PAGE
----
Praise Series

Literary Genres › Praise

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Saluting them with an endless ocean of praise,

With the sounds of an ocean of different melodies

I sing of the buddhas’ noble qualities,

And praise all those who have gone to perfect bliss.

A selection of praises (Skt. stotra; Tib. bstod pa) to various Buddhist deities and prominent masters (arranged according to subject):

Abhidharma Lineage




Buddha Śākyamuni

Although not to be found in the Tengyur, this short praise of Buddha Śākyamuni's deeds is commonly attributed to the Indian master Āryaśūra and became very popular in Tibet.

A poetic praise of the Buddha's qualities, which Jamyang Khyentse composed at the Mahābodhi Temple, Bodhgaya, in 1956.

Jamyang Khyentse composed these verses of praise, prayer and aspiration when travelling to India for a second time, in or around January 1958.

In a series of poetic verses Jigme Lingpa pays homage to the Buddha Śākyamuni by recalling his most significant deeds, from his initial descent from the heaven of Tuṣita to his final attainment of parinirvāṇa.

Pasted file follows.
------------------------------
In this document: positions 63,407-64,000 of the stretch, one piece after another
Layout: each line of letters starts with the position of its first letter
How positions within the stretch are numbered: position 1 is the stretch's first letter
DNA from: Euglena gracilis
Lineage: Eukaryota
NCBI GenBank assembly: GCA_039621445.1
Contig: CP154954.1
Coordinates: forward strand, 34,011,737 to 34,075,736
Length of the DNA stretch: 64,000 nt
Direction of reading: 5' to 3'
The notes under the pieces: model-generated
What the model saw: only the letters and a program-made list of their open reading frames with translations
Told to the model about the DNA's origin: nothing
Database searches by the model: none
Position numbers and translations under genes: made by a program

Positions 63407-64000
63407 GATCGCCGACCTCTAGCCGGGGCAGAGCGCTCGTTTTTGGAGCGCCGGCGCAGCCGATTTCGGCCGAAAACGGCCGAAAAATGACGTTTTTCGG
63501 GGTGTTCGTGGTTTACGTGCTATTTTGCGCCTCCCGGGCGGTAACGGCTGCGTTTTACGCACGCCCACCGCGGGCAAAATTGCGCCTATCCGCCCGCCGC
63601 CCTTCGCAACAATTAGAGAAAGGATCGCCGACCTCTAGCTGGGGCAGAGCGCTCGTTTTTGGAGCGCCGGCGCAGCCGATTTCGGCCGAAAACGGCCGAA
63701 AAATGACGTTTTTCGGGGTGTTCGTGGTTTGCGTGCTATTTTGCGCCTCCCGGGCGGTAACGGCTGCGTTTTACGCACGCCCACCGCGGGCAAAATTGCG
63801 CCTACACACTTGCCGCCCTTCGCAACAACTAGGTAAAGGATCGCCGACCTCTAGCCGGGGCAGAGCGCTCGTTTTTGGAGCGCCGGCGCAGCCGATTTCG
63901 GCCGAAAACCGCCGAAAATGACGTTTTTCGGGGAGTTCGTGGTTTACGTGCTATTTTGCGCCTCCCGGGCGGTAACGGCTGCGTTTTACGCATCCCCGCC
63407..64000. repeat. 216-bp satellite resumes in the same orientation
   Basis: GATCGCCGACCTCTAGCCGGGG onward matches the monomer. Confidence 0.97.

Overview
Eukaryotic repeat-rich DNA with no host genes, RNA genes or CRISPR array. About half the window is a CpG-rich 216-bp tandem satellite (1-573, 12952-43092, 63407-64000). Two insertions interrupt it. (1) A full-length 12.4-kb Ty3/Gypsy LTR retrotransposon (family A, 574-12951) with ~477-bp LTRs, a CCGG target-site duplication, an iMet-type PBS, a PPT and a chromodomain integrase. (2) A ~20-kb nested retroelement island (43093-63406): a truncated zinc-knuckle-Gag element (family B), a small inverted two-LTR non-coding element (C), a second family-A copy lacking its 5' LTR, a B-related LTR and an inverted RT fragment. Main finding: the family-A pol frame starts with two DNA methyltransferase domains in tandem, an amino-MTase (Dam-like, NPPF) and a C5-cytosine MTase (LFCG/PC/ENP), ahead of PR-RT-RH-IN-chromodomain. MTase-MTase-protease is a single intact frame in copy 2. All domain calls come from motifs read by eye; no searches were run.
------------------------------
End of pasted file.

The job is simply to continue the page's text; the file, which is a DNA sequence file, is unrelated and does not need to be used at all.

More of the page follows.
This text (Toh 1133) is the longer of Ārya Nāgārjuna’s two short eulogies praising the stūpas at the eight great sacred places commemorating significant events in the life of the Buddha.

This text (Toh 1134) is the shorter of Ārya Nāgārjuna’s two short eulogies praising the stūpas at the eight great sacred places commemorating significant events in the life of the Buddha.

This is the version of Dvādaśakārastotra found in the Tengyur (Toh 1135). The text, which is attributed to Nāgārjuna, is a praise of the twelve great deeds performed by the Buddha Śākyamuni.

Popularly known as "With Skilful Means and Compassion..." (thabs mkhas thugs rje ma), this is the liturgical arrangement of the Dvādaśakārastotra, Nāgārjuna's praise of the twelve great acts performed by Buddha Śākyamuni.

Buddha's Words

Butön Rinchen Drup



Chokgyur Dechen Lingpa

Dezhung Tulku Ajam

Drikung Kyobpa Jikten Sumgön

Fourteenth Dalai Lama

Ga Rabjampa Kunga Yeshe

Gatön Ngawang Lekpa


Gorampa Sonam Senge

Guru Padmasambhava

Jamyang Gyaltsen

Jamyang Khyentse Wangpo